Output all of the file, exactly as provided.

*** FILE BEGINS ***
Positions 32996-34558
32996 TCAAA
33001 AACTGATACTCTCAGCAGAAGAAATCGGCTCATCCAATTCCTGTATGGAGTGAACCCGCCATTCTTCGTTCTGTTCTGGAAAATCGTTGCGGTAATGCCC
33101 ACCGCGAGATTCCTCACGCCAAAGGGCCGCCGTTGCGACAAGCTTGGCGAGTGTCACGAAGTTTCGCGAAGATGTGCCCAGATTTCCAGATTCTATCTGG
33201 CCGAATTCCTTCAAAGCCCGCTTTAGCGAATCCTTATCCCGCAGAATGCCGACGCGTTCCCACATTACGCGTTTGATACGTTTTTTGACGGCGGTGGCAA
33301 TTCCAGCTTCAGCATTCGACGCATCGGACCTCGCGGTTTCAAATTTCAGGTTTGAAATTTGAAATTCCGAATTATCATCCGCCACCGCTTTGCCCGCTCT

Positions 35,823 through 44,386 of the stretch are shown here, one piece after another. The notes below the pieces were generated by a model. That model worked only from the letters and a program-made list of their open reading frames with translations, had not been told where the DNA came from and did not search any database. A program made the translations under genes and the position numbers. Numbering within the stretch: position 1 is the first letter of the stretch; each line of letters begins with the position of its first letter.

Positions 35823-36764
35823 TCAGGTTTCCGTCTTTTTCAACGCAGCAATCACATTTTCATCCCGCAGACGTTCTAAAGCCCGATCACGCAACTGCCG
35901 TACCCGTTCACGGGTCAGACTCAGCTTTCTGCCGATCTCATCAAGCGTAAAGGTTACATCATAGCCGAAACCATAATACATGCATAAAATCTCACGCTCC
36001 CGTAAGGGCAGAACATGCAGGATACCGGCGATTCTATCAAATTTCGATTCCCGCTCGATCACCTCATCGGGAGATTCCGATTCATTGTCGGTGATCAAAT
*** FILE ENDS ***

Positions 32996-34558
32996 TCAAA
33001 AACTGATACTCTCAGCAGAAGAAATCGGCTCATCCAATTCCTGTATGGAGTGAACCCGCCATTCTTCGTTCTGTTCTGGAAAATCGTTGCGGTAATGCCC
33101 ACCGCGAGATTCCTCACGCCAAAGGGCCGCCGTTGCGACAAGCTTGGCGAGTGTCACGAAGTTTCGCGAAGATGTGCCCAGATTTCCAGATTCTATCTGG
33201 CCGAATTCCTTCAAAGCCCGCTTTAGCGAATCCTTATCCCGCAGAATGCCGACGCGTTCCCACATTACGCGTTTGATACGTTTTTTGACGGCGGTGGCAA
33301 TTCCAGCTTCAGCATTCGACGCATCGGACCTCGCGGTTTCAAATTTCAGGTTTGAAATTTGAAATTCCGAATTATCATCCGCCACCGCTTTGCCCGCTCT

Positions 35,823 through 44,386 of the stretch are shown here, one piece after another. The notes below the pieces were generated by a model. That model worked only from the letters and a program-made list of their open reading frames with translations, had not been told where the DNA came from and did not search any database. A program made the translations under genes and the position numbers. Numbering within the stretch: position 1 is the first letter of the stretch; each line of letters begins with the position of its first letter.

Positions 35823-36764
35823 TCAGGTTTCCGTCTTTTTCAACGCAGCAATCACATTTTCATCCCGCAGACGTTCTAAAGCCCGATCACGCAACTGCCG
35901 TACCCGTTCACGGGTCAGACTCAGCTTTCTGCCGATCTCATCAAGCGTAAAGGTTACATCATAGCCGAAACCATAATACATGCATAAAATCTCACGCTCC
36001 CGTAAGGGCAGAACATGCAGGATACCGGCGATTCTATCAAATTTCGATTCCCGCTCGATCACCTCATCGGGAGATTCCGATTCATTGTCGGTGATCAAAT